No National Eisteddfod may be held unless proclaimed a year and a day in advance by the Gorsedd of Bards. The proclamation takes place within the Gorsedd Circle 'in the face of the sun, the eye of light'. The Gorsedd of Bards can be traced to the late 1700's and no claims of Druidic ancestry is made for the Gorsedd. The principal dignitary of the Gorsedd of Bards is the Archdruid. The first of the Archdruids seems to have been Taliesin ab Job, who won the Chair at the Cardiff Eisteddfod in 1834 for his ode to "Y Derwyddau".
The earliest Eisteddfod probably occurred in 1172, although there are rumors of earlier meetings held in attempts to regulate the growth of many inferior poets all striving to become a 'pencerdd' (chief poet). The earliest of the Welsh bards is of record in the sixth century. Taliesin was 'pencerdd' at the court of Urien (c. 570-590 A.D.) and wrote poems praising his patron. He also praised the hospitality of Other courts in Wales. Aneirin was chief poet at the court of Mynyddog Mwynfawr in the land south of the Firth of Forth. He, too, wrote of the heroic deeds of his chief.
The poet always held an exalted position among the Welsh and his highest achievement was to become the chief poet at the court of a wealthy prince or king. The symbol of the Bardic Chair probably came from the fact that the 'pencerdd' sat next to the king. This exalted position resulted in considerable rivalry and many poets attempted to obtain this exalted position. Many studied under older and superior poets in order to learn the complicated rules cynghanedd, or the system of aliteration in Welsh poetry. Eventually, since this was similar to a craft in that it was the poet's livelihood, it was inevitable that a type of guild was formed. This led to the formation of three orders of bards; Pencerdd, the chief poet, bardd tellu, or family poet, and, lastly, cerddor or minstrel. By law the Pencerdd was described as "a bard who has won the chair." He exercised authority over the lesser bards. When Wales lost its independence in 1282, these legal rights disappeared.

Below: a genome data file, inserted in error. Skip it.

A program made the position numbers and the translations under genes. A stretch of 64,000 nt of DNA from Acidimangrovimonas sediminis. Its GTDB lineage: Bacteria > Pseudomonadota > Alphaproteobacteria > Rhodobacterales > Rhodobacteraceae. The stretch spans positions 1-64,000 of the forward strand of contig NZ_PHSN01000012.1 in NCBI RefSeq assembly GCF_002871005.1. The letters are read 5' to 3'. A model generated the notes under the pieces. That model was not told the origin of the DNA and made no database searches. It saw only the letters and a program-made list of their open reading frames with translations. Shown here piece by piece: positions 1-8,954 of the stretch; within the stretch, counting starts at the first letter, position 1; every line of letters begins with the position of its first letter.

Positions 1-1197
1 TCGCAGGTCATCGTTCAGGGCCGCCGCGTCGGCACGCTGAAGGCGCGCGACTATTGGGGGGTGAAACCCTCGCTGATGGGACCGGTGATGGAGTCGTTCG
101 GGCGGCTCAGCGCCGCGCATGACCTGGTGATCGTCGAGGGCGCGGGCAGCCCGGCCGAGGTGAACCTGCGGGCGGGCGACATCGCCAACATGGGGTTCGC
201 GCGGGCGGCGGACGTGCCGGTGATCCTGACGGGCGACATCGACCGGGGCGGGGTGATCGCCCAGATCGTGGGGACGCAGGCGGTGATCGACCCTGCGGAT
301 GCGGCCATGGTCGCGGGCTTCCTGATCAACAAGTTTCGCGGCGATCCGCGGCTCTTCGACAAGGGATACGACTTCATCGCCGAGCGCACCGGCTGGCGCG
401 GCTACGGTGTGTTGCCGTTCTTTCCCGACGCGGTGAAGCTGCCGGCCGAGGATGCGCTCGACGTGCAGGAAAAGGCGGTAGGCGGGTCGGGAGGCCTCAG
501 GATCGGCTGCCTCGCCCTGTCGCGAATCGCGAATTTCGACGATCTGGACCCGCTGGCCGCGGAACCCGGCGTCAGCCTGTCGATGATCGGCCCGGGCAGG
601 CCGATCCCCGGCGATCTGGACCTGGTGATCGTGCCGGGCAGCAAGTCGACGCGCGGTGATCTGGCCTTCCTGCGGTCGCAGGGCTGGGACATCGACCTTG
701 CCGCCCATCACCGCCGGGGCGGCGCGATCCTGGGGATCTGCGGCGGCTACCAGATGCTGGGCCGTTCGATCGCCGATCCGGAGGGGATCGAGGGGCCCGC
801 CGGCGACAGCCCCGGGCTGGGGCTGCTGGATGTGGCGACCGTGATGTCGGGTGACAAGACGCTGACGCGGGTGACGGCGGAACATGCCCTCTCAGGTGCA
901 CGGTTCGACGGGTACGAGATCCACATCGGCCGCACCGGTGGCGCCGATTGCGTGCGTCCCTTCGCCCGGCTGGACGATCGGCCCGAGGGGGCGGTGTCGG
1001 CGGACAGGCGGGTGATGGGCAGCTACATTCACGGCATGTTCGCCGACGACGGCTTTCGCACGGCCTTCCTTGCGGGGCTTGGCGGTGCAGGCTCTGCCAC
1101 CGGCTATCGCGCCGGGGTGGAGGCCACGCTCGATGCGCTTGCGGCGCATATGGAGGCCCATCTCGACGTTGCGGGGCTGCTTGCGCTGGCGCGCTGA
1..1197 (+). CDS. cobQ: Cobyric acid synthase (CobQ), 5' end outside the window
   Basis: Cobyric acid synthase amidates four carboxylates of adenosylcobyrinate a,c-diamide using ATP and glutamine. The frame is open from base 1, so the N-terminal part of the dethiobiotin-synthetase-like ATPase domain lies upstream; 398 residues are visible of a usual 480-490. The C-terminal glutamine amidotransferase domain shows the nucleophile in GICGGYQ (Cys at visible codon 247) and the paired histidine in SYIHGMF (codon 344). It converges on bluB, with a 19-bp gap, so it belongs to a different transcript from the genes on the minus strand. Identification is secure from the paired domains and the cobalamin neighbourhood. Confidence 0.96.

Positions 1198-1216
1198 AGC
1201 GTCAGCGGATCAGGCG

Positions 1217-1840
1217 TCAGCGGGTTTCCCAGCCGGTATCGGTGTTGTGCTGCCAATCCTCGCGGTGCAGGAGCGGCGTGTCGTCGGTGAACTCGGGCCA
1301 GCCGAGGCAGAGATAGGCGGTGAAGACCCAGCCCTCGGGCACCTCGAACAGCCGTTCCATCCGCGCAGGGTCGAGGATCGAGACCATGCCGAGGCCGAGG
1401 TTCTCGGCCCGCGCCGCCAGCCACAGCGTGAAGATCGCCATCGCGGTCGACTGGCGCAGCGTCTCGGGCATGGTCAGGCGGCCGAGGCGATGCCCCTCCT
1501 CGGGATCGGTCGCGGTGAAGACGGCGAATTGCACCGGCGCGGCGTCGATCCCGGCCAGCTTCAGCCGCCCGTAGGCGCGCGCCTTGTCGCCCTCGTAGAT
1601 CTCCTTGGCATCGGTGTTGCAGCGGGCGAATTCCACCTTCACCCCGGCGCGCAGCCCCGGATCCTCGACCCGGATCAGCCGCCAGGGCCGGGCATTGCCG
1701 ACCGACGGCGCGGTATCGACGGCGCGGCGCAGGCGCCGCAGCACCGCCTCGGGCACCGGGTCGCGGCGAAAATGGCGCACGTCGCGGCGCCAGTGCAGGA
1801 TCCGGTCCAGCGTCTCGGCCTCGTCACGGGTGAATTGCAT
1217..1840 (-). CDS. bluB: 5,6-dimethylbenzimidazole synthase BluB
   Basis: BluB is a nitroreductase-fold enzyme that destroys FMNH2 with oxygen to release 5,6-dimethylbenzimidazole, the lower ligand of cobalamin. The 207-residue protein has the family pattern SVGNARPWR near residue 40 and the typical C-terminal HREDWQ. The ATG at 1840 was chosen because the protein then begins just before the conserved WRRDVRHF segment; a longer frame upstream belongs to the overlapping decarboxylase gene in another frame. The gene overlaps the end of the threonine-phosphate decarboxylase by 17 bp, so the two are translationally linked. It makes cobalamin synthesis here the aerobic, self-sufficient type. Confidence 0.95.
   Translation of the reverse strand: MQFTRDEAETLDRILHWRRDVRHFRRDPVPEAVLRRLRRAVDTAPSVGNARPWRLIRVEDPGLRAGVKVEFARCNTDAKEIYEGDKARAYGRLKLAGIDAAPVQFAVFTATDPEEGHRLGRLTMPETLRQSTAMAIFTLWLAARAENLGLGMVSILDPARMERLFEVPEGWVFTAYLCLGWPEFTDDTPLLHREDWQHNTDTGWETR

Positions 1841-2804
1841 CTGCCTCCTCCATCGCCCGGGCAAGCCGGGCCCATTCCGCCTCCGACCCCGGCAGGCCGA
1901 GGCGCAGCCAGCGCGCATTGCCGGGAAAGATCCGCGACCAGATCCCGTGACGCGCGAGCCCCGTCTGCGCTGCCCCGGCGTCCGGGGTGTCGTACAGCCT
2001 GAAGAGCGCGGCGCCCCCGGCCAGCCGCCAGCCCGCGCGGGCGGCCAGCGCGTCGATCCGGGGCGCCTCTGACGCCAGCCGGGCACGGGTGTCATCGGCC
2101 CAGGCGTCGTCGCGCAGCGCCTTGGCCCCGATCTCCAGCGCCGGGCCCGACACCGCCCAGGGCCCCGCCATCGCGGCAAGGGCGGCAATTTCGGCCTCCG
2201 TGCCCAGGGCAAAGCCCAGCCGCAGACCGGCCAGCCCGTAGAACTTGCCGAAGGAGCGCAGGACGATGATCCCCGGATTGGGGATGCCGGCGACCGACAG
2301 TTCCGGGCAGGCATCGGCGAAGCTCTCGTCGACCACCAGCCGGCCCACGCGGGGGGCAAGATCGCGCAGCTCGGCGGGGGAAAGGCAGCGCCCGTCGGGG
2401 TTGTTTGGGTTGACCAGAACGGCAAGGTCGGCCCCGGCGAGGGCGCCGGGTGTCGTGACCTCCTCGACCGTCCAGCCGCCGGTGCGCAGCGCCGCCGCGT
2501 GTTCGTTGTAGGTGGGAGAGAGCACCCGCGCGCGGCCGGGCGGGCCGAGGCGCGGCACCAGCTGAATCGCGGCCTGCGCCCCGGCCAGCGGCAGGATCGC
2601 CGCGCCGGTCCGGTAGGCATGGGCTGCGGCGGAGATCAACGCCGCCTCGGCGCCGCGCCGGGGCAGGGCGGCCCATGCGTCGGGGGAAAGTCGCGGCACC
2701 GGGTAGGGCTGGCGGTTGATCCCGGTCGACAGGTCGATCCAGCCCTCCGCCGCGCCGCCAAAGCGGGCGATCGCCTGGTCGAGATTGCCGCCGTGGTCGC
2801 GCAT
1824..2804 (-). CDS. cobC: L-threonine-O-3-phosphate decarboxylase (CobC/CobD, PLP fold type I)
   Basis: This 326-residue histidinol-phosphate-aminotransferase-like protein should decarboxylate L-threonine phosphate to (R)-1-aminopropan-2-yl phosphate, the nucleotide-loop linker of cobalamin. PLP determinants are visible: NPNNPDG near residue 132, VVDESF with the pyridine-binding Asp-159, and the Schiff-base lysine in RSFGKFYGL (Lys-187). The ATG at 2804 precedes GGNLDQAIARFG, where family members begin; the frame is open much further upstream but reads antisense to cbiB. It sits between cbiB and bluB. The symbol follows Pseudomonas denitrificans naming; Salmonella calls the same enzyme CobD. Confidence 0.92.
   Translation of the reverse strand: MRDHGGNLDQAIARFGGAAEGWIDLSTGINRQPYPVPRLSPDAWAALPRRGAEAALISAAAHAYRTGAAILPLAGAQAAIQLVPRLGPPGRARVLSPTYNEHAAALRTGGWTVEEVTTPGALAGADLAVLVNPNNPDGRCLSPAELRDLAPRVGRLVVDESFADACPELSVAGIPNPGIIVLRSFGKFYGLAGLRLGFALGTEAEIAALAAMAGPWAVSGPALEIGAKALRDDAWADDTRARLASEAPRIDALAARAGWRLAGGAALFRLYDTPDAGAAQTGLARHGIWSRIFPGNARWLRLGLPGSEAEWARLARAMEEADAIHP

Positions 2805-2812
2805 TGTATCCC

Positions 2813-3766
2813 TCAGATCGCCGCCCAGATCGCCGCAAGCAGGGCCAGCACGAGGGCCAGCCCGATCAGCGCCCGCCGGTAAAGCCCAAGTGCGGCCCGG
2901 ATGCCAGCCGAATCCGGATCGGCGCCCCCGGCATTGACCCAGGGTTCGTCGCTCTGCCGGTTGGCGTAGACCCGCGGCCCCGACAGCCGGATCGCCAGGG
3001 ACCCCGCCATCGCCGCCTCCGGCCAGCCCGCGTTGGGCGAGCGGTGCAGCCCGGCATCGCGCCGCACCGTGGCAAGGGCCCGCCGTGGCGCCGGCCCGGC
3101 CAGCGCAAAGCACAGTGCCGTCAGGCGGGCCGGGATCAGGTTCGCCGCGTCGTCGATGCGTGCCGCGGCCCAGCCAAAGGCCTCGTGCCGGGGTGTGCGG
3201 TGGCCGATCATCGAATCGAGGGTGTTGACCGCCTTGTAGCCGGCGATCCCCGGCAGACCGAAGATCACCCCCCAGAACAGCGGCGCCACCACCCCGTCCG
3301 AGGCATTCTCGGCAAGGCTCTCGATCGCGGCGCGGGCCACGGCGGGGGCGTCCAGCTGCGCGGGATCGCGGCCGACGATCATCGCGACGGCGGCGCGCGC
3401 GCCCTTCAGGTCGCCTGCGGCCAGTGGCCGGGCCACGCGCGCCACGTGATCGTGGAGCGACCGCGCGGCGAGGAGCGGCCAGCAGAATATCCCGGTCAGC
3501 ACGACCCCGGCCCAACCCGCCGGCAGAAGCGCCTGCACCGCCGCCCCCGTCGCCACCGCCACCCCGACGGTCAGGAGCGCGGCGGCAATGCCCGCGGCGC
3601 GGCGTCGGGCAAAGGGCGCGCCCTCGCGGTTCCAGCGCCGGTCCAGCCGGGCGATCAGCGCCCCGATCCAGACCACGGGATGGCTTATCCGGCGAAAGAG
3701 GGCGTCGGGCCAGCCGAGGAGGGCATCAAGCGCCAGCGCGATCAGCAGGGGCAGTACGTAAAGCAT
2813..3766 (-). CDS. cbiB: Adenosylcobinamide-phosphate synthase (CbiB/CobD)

While the word "eisteddfod" has had many meanings over the centuries, its most general meaning has emerged as a gathering of bards or poets. It was a meeting where bards were examined and approved or rejected, the epitome being the 'chairing of the bard.' The death of Llywelyn ap Gruffydd brought an end to the exalted position of the 'Pencerdd' in the princely courts. The poets themselves met at irregular intervals and attempted to maintain the rules and standards that had been developed over the years. These meetings probably laid the foundation for the present day Eisteddfod.
The Reverend Dr. Thomas C. Edwards won a number of bardic chairs for poetry and music; one of these chairs is shown here. The poem which won this chair was titled 'Y Mayflower' and was written for the 1876 Eisteddfod using the bardic name "Cynonfardd". In 1913 at a Gorsedd held in Pittsburgh, Pa., Dr. Edwards was invested Archdruid of America. The investiture was made by Dyfed, Archdruid of the British Isles. In 1927 a Bard was Chaired at the Cynonfardd Eisteddfod in Edwardsville, Pa. The epic poem was 'The Conversion of Paul' and was written by Mr. John A. Thomas of Edwardsville. He used the pen-name "Aratus" Mr. Thomas was unable to attend the session since he was involved in the investigation of a very serious mine disaster at a shaft of the Glen Alden Coal Company. The chair was donated by Cynonfardd and was hand carved locally. This was the last chairing at the Edwardsville Eisteddfod.
Bardic Chair won by Cynonfardd in 1876.
The chair will be on display during the1983 National Gymanfa Ganu.
Last bardic chair won in the Cynonfardd Eisteddfod
. Won in 1927 by Mr. John A. Thomas of Edwardsville.